5 years ago

Contribution of gene flow to the evolution of recombination suppression in sex chromosomes

Polymorphism of alleles that benefit one sex but harm the other (sexually antagonistic alleles) generates selective pressures for reduced recombination between themselves and sex-determination loci. Such polymorphism can be maintained within a population when selection coefficients are sufficiently balanced between males and females. However, if regulatory mutations restrict gene expression only to one sex, these alleles become neutral in the other sex and easily fixed within a population, removing the selective pressures for recombination suppression in sex chromosomes. When there is spatial variation in selection regimes, however, alleles that are deleterious in one sex and neutral in the other can be maintained in other neighboring populations and gene flow may continuously supply deleterious alleles. We hypothesized that this maintenance of genetic variation may promote the establishment of recombination suppression in sex chromosomes even in cases where selection is limited to one sex. Using individual-based simulations, we show that spatial variation in male-limited selection and gene flow can promote the establishment of Y-autosome fusions, a special case of recombination suppression in sex chromosomes. This can be explained by the fact that fused Y-chromosomes that capture alleles that are beneficial for local males have a higher mean fitness compared to unfused Y chromosomes in the presence of deleterious gene flow. We also simulated the case of sex-concordant selection and found that gene flow of alleles that are deleterious in both sexes did not substantially increase the establishment rates of Y-autosome fusions across the parameter space examined. This can be accounted for by the fact that foreign alleles that are deleterious in both sexes can be efficiently removed from the population compared to alleles that are neutral in females. These results indicate that how gene flow affects the establishment rates of Y-autosome fusions depends largely on selection regimes. Spatial variation in sex-specific selection and gene flow should be appreciated as a factor affecting sex chromosome evolution.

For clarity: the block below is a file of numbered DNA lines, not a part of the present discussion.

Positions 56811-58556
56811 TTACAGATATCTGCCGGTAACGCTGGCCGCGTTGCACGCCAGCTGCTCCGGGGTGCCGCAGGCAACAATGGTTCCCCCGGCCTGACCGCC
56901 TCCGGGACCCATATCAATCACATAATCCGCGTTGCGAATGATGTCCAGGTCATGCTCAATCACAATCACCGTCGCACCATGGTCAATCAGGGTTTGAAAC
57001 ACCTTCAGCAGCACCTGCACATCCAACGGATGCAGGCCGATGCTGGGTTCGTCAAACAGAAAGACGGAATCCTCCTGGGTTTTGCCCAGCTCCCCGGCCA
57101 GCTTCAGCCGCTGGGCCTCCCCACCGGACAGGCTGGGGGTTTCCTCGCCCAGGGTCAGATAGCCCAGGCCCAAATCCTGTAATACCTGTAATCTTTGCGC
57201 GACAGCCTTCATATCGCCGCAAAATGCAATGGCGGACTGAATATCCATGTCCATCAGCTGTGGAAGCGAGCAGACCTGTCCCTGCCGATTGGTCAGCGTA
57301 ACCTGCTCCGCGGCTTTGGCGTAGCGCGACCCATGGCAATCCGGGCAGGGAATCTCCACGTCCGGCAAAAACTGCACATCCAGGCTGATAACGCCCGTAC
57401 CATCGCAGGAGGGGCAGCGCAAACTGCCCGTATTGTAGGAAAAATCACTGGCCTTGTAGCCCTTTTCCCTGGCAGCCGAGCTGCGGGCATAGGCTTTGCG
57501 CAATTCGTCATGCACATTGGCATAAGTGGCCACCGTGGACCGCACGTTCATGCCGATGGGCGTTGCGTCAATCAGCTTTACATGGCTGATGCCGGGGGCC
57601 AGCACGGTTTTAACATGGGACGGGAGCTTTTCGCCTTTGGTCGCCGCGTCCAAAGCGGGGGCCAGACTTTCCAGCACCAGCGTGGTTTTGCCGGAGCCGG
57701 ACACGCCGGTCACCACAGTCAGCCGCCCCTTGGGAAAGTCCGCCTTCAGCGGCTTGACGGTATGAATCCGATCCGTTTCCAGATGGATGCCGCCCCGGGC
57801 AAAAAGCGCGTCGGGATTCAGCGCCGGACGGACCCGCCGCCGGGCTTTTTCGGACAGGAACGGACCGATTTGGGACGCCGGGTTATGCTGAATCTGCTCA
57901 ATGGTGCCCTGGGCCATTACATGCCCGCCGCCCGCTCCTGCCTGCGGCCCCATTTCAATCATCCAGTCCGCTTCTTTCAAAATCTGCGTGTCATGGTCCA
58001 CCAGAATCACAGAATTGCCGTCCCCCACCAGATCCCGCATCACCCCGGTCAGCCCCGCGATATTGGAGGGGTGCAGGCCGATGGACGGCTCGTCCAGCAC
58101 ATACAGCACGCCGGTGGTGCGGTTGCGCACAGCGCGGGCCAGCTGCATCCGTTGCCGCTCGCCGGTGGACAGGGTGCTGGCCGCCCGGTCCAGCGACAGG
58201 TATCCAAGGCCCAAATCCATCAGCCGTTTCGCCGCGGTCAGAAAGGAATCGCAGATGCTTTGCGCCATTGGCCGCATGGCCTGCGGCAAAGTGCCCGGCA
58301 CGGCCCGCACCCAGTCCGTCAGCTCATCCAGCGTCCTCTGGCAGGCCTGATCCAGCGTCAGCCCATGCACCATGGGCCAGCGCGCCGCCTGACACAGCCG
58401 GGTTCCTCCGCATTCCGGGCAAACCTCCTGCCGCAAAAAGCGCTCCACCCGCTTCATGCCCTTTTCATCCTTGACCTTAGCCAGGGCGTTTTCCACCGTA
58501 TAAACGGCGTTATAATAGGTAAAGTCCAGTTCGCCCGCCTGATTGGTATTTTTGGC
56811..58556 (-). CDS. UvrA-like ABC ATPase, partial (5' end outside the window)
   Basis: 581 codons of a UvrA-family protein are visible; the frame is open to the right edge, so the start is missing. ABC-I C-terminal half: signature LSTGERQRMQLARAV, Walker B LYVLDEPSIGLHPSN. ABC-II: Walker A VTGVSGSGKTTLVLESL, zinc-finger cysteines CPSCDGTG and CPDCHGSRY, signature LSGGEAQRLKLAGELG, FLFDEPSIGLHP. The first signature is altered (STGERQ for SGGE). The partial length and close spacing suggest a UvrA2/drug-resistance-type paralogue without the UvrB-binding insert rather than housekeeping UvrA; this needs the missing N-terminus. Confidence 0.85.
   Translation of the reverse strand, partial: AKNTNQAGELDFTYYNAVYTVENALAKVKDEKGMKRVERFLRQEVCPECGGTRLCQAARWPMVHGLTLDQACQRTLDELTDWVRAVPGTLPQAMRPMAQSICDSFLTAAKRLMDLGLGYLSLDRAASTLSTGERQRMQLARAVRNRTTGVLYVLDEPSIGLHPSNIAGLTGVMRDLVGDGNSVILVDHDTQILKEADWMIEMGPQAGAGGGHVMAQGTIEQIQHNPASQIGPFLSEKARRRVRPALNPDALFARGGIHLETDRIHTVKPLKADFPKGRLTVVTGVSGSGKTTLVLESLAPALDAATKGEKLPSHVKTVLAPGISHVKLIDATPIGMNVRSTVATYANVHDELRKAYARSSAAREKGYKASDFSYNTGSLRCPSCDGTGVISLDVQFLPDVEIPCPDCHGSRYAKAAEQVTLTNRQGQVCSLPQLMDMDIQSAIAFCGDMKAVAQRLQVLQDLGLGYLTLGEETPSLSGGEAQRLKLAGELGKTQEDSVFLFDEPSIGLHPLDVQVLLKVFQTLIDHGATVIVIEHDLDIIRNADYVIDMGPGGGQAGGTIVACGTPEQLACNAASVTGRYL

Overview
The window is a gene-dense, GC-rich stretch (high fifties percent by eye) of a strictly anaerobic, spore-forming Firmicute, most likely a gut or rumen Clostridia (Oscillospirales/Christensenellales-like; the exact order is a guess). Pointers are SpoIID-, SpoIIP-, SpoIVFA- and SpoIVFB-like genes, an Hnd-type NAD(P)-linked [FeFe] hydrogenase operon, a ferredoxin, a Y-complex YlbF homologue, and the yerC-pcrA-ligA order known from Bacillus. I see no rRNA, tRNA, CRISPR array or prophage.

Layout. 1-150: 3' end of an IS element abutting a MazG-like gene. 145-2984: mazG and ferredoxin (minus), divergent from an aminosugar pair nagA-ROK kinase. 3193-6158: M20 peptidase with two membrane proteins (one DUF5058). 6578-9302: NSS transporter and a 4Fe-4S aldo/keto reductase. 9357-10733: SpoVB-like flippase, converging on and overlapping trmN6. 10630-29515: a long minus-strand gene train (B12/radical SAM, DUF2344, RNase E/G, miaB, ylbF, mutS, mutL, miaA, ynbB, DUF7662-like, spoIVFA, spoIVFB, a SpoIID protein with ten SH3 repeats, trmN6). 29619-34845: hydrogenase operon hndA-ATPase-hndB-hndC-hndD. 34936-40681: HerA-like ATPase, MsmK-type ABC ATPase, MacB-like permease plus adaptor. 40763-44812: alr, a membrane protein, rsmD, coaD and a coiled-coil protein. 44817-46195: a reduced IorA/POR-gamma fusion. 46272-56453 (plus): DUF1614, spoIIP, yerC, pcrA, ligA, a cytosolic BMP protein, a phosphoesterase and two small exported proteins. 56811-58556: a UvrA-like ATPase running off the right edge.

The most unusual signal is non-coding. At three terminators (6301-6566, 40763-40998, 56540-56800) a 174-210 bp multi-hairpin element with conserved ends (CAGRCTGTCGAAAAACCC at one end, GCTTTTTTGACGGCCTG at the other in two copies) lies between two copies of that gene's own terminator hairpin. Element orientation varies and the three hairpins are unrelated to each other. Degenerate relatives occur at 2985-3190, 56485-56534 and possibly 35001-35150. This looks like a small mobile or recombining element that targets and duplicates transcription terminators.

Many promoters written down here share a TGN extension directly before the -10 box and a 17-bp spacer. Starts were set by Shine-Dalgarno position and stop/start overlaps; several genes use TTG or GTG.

Publisher URL: www.sciencedirect.com/science

DOI: S0022519317303648

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